Being an omnivore can have its advantages-as evidenced by the evolutionary dominance humans have enjoyed over other animals that only eat meat or plants. Likewise, being an omnichannel marketer may give you a leg up on your competition in the survival-of-the-fittest game of appealing to contemporary consumers, say the experts.
Historically, customer experiences occurred in a single channel-such as a brick-and-mortar store. In the 1990s and 2000s, multichannel experiences became popular, in which engagement with consumers could take place in any one of several channels, including retail stores, web sites, and call centers. Today, however, customers demand more.
"They expect omnichannel experiences where any given interaction may initiate in one channel and finish in another," says Shannon Warner, assistant vice president of retail consulting for Cognizant.
"Omnichannel is creating a seamless customer experience across channels, and it requires connecting data collected in each channel to enhance a consumer's journey through the buying process," says Meyar Sheik, CEO/co-founder of Certona. "With the explosion of smartphones, tablets and expanding technologies, it is becoming rare for consumers to shop in just one channel."
Sheik explains that, while multichannel makes use of more than one channel to reach a customer, the channels are not necessarily connected. Omnichannel, by contrast, brings channels together, but requires converging business units under a unified set of business goals and success drivers, democratizing data to create an interconnected flow across all channels, and leveraging data across channels to create efficiencies and better customer experiences.
"It means creating an experience with your brand that is audience- and brand-centric rather than driven solely by the channel," says Jeff Johnson, senior vice president and managing director for Primacy. He cites as examples heavy Twitter action seen during the airing of popular TV shows like Dancing With the Stars and the seamless transition between streaming video channels like Netflix and Hulu.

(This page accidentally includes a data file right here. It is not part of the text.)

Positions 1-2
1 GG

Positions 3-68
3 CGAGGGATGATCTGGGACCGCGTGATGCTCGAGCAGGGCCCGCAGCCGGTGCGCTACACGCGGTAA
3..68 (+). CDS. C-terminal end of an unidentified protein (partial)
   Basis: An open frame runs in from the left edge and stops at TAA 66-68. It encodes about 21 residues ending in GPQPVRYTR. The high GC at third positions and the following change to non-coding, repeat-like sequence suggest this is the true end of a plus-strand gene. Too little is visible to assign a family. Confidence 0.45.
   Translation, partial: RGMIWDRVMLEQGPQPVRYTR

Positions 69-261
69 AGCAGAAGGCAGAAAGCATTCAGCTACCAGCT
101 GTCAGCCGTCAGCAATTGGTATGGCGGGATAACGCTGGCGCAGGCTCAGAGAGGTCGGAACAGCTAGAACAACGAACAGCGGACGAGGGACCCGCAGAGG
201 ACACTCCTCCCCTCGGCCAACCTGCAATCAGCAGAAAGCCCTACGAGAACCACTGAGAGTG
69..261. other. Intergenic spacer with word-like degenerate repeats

"The simplest example of omnichannel is moving from one tool to another, say a desktop PC to a smartphone. We want to have access to the same content and we want it formatted right for that tool without having to slow down," marketing consultant Edward Chenard says. "Content providers need to think about that seamless experience, as consumers will hop from the desktop to a tablet to a phone and back, and the content needs to adjust as smoothly as the customer can."
While digital marketing remains important, it needs to capitalize more on digital customer touch-points as media consumption and ad spending shifts, noted Warner, who added that digital marketing should be treated as an integral part of a holistic marketing plan.
Jason Thibeault, senior director of marketing strategy for Limelight Networks, says ad technology is beginning to keep pace with the omnichannel trend, although challenges remain. "Ad technology that understands what I've been doing on different devices influences the placement and display of ads. But true omnichannel must take into account data from other sources and applications to further personalize the digital experience," says Thibeault. "The problem right now is that there isn't continuity between ad technology platforms, and we aren't making that sharing available. Google doesn't know me on Facebook and (vice versa)."
Digital publishers and electronic content providers need to jump aboard the omnichannel bandwagon sooner rather than later, Warner says. "[They] must take advantage of the massive amounts of data available to them to derive actionable insights. They need to leverage those insights to create hyper-personalized messages, product suggestions and promotions and to deliver the marketing to customers through the most effective channels at precisely the right times," says Warner. "The days of winning customers' attention through daily email spam, mass banner ads and newspaper circulars are over."
Rory Dennis, North American general manager at Amplience, agreed, adding that omnichannel marketing provides digital content providers a unique opportunity to create personalized, rich campaign materials to help brands grow and reach broader audiences across myriad channels.
"By embracing new design methodologies like responsive web design and rich media content management systems, brands are able to deliver dynamic content across all devices and in all formats," says Dennis. "However, successful omnichannel execution first requires a deep understanding of how an audience interacts with content across different platforms. Do consumers use your content on a smartphone the way they do on a laptop or tablet? Or does behavior vary depending on the device?"
Once they understand the consumers' interaction and engagement habits, "publishers can implement the correct combination of rich media elements for each given device," Dennis says.
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